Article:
Connect a Minimum Personal Concurrent Milsestone Relating Their Lives Theories Concepts Assocated Milestones
Examples of Adolescent Danger
Adolescence can be a particularly difficult time period in the lives of most people. These crucial few years (spanning between 13 and 20) represent the formative stages in a person's development that will eventually solidify into adult characteristics that will remain, for the most part, for life. As such, there are a number of crucial processes that adolescents go through while emerging from childhood and before arriving into adulthood. During these tumultuous years many will incur increasing levels of responsibility that are mitigated with rewards and potential entrapments that are all typical steps in maturation. Yet as great as the results of a happy, healthy adolescence may be, there is infinite potential for people to falter and succumb to their fledgling developing minds, bodies, and most importantly, emotions during this critical juncture. Many of these potential pitfalls are detailed within [WHATEVER THE NAME OF THE TEXTBOOK THAT THESE READINGS COME FROM]; a number of the concepts that various experts have denoted within these works are readily elucidated by an examination of concurrent milestones with the personal experience of the author of this paper.
Of the myriad stages of development that adolescents go through, those related to cognitive processes appear the most formidable and to yield the most long-lasting repercussions -- particularly when they exert an effect upon an individual's emotional state, as the vast majority of them intrinsically do. Of the plethora of phenomena that rears itself during adolescence, the propensity for individuals to engage in risky behavior that can sometimes yield dangerous, fatal results, appears the most staggering and the most worthy of consideration within this document. Whereas conventional psychological methods have stumbled reaching a consensus as to what causes such behavior that is prone to risks in teenagers, more recent research indicates that one of the primary causes for these adolescent proclivities balance between the cognitive processes of the socioemotional network and those of the cognitive control network . Whereas the latter of these dictates rational behavior including executive functioning, the former is "especially sensitive to social and emotional stimuli, that is particularly important for reward processing, and that is remodeled in early adolescence by the hormonal changes of puberty" (Steinberg, 2007 p. 56). According to Steinberg, in many instances the cognitive control network becomes subverted when social and emotional pressures is exerted upon the socioemotional network by an adolescent's peer group, which may result in risky behavior including overconsumption of alcohol in large quantities, delinquency, as well as reckless driving (Steinberg, 2007, p. 56).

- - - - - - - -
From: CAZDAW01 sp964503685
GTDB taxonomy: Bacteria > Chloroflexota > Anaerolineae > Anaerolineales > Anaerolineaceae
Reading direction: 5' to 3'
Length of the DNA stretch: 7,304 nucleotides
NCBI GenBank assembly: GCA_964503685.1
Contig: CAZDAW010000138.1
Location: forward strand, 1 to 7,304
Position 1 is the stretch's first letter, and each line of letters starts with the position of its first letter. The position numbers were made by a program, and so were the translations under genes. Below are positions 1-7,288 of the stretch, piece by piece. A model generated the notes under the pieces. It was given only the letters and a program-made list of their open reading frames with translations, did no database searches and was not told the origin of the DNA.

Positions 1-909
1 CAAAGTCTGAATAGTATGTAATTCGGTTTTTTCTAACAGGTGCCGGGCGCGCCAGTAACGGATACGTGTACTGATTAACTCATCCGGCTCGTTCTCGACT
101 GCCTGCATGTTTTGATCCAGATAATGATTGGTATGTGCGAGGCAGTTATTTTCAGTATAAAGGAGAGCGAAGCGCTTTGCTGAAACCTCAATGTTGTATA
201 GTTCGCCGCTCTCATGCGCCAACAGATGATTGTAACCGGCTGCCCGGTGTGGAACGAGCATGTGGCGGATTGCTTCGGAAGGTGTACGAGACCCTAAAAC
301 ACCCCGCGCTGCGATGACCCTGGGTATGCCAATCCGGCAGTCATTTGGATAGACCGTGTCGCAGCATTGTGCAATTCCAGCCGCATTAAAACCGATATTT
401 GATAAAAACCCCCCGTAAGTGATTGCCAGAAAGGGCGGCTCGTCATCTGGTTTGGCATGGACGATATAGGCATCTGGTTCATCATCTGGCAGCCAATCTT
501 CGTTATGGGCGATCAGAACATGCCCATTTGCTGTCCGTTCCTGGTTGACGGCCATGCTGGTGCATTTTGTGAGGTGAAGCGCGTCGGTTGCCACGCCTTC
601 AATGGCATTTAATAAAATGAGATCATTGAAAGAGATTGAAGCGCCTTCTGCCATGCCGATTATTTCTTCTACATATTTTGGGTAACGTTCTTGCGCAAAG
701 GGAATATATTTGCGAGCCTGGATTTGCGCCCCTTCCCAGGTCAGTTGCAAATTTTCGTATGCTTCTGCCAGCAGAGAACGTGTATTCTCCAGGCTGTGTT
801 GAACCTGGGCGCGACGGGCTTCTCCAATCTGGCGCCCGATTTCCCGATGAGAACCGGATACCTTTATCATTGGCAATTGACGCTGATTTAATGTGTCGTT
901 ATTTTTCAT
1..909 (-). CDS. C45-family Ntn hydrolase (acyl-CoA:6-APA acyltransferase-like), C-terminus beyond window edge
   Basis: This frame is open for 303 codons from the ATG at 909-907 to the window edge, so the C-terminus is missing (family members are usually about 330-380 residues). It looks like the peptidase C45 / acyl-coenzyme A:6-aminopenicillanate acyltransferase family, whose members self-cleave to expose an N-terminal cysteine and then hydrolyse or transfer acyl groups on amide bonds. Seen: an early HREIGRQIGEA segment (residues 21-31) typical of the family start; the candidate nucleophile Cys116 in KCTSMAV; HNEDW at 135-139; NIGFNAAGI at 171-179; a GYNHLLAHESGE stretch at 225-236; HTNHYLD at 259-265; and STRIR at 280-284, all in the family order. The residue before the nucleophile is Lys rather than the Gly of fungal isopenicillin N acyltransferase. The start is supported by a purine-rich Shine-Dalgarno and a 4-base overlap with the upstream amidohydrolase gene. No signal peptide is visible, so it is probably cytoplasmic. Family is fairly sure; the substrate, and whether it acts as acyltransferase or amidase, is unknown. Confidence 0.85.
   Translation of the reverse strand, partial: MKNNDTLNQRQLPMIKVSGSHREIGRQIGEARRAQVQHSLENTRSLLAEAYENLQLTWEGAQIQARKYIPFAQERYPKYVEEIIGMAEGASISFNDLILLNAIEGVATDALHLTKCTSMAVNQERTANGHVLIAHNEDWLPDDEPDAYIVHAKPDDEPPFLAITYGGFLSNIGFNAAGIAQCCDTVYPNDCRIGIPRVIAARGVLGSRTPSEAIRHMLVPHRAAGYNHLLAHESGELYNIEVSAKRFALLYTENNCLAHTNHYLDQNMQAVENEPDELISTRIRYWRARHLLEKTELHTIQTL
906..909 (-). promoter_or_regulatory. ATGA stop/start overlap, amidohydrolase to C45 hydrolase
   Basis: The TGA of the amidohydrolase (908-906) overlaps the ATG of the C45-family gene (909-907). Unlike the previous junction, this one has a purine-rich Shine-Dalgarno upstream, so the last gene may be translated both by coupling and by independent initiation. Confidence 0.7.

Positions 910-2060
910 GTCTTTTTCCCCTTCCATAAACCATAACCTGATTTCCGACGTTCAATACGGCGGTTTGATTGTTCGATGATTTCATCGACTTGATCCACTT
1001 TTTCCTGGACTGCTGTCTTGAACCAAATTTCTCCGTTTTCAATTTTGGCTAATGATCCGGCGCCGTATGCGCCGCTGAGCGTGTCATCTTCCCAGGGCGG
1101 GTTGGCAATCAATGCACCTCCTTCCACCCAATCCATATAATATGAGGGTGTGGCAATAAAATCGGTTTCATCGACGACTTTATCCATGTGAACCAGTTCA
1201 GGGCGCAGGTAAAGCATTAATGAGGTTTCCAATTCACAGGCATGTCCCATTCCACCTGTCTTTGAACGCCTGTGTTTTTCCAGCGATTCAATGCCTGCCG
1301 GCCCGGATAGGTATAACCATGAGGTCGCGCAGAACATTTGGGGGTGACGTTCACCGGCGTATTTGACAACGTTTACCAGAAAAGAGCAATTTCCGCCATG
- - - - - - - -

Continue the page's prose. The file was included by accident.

I can recall an instance of just such an effect occurring to my own brother a few short years ago. Virtually no one could dispute his intelligence and command of his cognitive-control network, nor his propensity to engage in rational behavior. He was on the honor roll each of his four years in high school, and had a first trumpet seat in the school's orchestra since his sophomore year. Our parents were very strict, and even though he got his driver's license when he was first 16, he was never allowed to drive with his friends on weekends.
Therefore, when he graduated high school last spring, he was given a huge privilege when he was allowed to attend his graduation party and drive to it. Although his curfew was set at 12:30 P.M., he actually did not return home until well after daylight. When he did, he was not alone. A police officer had followed him home and waited until he parked in the garage to cite him for driving under the influence of alcohol. The officer told my father how he had spotted my brother driving erratically in traffic at such an odd time of the day.